Failure detection and master election

Important

This design document describes a feature of Corda Enterprise.

Background

Two key issues need to be resolved before Hot-Warm can be implemented:

  • Automatic failure detection (currently our Hot-Cold set-up requires a human observer to detect a failed node)
  • Master election and node activation (currently done manually)

This document proposes two solutions to the above mentioned issues. The strengths and drawbacks of each solution are explored.

Constraints/Requirements

Typical modern HA environments rely on a majority quorum of the cluster to be alive and operating normally in order to service requests. This means:

  • A cluster of 1 replica can tolerate 0 failures
  • A cluster of 2 replicas can tolerate 0 failures
  • A cluster of 3 replicas can tolerate 1 failure
  • A cluster of 4 replicas can tolerate 1 failure
  • A cluster of 5 replicas can tolerate 2 failures

This already poses a challenge to us as clients will most likely want to deploy the minimum possible number of R3 Corda nodes. Ideally that minimum would be 3 but a solution for only 2 nodes should be available (even if it provides a lesser degree of HA than 3, 5 or more nodes). The problem with having only two nodes in the cluster is there is no distinction between failure and network partition.

Users should be allowed to set a preference for which node to be active in a hot-warm environment. This would probably be done with the help of a property(persisted in the DB in order to be changed on the fly). This is an important functionality as users might want to have the active node on better hardware and switch to the back-ups and back as soon as possible.

It would also be helpful for the chosen solution to not add deployment complexity.

Proposed solutions

Based on what is needed for Hot-Warm, 1 active node and at least one passive node (started but in stand-by mode), and the constraints identified above (automatic failover with at least 2 nodes and master preference), two frameworks have been explored: Zookeeper and Atomix. Neither apply to our use cases perfectly and require some tinkering to solve our issues, especially the preferred master election.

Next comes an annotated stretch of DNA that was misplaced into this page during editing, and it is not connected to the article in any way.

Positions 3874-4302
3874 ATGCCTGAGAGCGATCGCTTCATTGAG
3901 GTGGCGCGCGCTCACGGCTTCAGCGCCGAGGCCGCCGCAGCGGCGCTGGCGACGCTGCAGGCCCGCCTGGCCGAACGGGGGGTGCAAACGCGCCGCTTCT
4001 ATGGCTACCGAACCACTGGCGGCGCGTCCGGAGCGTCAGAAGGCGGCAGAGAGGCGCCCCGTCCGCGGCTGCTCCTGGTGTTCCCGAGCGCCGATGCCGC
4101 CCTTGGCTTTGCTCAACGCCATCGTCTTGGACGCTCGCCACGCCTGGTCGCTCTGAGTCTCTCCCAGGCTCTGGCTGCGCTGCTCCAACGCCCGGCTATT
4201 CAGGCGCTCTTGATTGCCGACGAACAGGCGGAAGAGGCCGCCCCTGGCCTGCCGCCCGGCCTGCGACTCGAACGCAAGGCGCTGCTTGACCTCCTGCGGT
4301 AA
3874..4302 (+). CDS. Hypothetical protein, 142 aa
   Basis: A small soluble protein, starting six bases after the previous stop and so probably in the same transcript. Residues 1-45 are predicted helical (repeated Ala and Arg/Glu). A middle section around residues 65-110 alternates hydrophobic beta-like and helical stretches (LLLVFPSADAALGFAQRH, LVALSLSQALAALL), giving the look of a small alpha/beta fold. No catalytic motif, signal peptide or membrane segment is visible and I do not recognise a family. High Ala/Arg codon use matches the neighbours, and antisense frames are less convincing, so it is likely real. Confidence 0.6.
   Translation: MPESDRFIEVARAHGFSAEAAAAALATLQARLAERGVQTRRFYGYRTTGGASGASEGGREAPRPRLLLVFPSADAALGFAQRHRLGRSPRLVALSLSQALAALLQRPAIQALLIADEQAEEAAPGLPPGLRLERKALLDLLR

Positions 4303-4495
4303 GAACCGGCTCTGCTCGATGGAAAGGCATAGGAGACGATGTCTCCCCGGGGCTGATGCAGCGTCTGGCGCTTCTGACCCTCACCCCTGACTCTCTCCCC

Zookeeper

Zookeeper design

Preferred leader election - while the default algorithm does not take into account a leader preference, a custom algorithm can be implemented to suit our needs.

Environment with 2 nodes - while this type of set-up can’t distinguish between a node failure and network partition, a workaround can be implemented by having 2 nodes and 3 zookeeper instances(3rd would be needed to form a majority).

Pros:

  • Very well documented
  • Widely used, hence a lot of cookbooks, recipes and solutions to all sorts of problems
  • Supports custom leader election

Cons:

  • Added deployment complexity
  • Bootstrapping a cluster is not very straightforward
  • Too complex for our needs?

Atomix

Preferred leader election - cannot be implemented easily; a creative solution would be required.

Environment with 2 nodes - using only embedded replicas, there’s no solution; Atomix comes also as a standalone server which could be run outside the node as a 3rd entity to allow a quorum(see image above).

Pros:

  • Easy to get started with
  • Embedded, no added deployment complexity
  • Already used partially (Atomix Catalyst) in the notary cluster

Cons:

  • Not as popular as Zookeeper, less used
  • Documentation is underwhelming; no proper usage examples
  • No easy way of influencing leader election; will require some creative use of Atomix functionality either via distributed groups or other resources

Recommendations

If Zookeeper is chosen, we would need to look into a solution for easy configuration and deployment (maybe docker images). Custom leader election can be implemented by following one of the examples available online.

If Atomix is chosen, a solution to enforce some sort of preferred leader needs to found. One way to do it would be to have the Corda cluster leader be a separate entity from the Atomix cluster leader. Implementing the election would then be done using the distributed resources made available by the framework.

Conclusions

Whichever solution is chosen, using 2 nodes in a Hot-Warm environment is not ideal. A minimum of 3 is required to ensure proper failover.

Almost every configuration option that these frameworks offer should be exposed through node.conf.

We’ve looked into using Galera which is currently used for the notary cluster for storing the committed state hashes. It offers multi-master read/write and certification-based replication which is not leader based. It could be used to implement automatic failure detection and master election(similar to our current mutual exclusion).However, we found that it doesn’t suit our needs because:

  • it adds to deployment complexity
  • usable only with MySQL and InnoDB storage engine
  • we’d have to implement node failure detection and master election from scratch; in this regard both Atomix and Zookeeper are better suited

Our preference would be Zookeeper despite not being as lightweight and deployment-friendly as Atomix. The wide spread use, proper documentation and flexibility to use it not only for automatic failover and master election but also configuration management(something we might consider moving forward) makes it a better fit for our needs.